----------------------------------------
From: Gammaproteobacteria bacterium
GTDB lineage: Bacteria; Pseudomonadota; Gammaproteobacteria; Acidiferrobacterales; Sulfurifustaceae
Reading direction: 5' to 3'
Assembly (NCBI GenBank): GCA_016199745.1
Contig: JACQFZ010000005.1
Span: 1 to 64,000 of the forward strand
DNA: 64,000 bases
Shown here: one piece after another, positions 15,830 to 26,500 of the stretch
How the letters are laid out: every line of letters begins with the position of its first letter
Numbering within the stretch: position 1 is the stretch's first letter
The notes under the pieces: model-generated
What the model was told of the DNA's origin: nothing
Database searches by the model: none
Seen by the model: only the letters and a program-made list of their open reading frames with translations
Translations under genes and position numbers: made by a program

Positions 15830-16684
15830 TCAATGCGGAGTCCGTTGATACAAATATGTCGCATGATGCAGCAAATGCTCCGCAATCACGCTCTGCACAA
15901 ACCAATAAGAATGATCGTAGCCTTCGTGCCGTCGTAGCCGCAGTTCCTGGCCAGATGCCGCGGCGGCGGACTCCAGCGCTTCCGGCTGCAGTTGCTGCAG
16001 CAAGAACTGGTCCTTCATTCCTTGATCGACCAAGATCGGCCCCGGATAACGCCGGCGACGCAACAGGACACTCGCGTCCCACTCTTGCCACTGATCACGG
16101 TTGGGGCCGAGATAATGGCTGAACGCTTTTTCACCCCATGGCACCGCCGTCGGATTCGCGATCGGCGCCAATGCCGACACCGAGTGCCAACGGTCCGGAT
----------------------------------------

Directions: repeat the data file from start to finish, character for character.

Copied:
From: Gammaproteobacteria bacterium
GTDB lineage: Bacteria; Pseudomonadota; Gammaproteobacteria; Acidiferrobacterales; Sulfurifustaceae
Reading direction: 5' to 3'
Assembly (NCBI GenBank): GCA_016199745.1
Contig: JACQFZ010000005.1
Span: 1 to 64,000 of the forward strand
DNA: 64,000 bases
Shown here: one piece after another, positions 15,830 to 26,500 of the stretch
How the letters are laid out: every line of letters begins with the position of its first letter
Numbering within the stretch: position 1 is the stretch's first letter
The notes under the pieces: model-generated
What the model was told of the DNA's origin: nothing
Database searches by the model: none
Seen by the model: only the letters and a program-made list of their open reading frames with translations
Translations under genes and position numbers: made by a program

Positions 15830-16684
15830 TCAATGCGGAGTCCGTTGATACAAATATGTCGCATGATGCAGCAAATGCTCCGCAATCACGCTCTGCACAA
15901 ACCAATAAGAATGATCGTAGCCTTCGTGCCGTCGTAGCCGCAGTTCCTGGCCAGATGCCGCGGCGGCGGACTCCAGCGCTTCCGGCTGCAGTTGCTGCAG
16001 CAAGAACTGGTCCTTCATTCCTTGATCGACCAAGATCGGCCCCGGATAACGCCGGCGACGCAACAGGACACTCGCGTCCCACTCTTGCCACTGATCACGG
16101 TTGGGGCCGAGATAATGGCTGAACGCTTTTTCACCCCATGGCACCGCCGTCGGATTCGCGATCGGCGCCAATGCCGACACCGAGTGCCAACGGTCCGGAT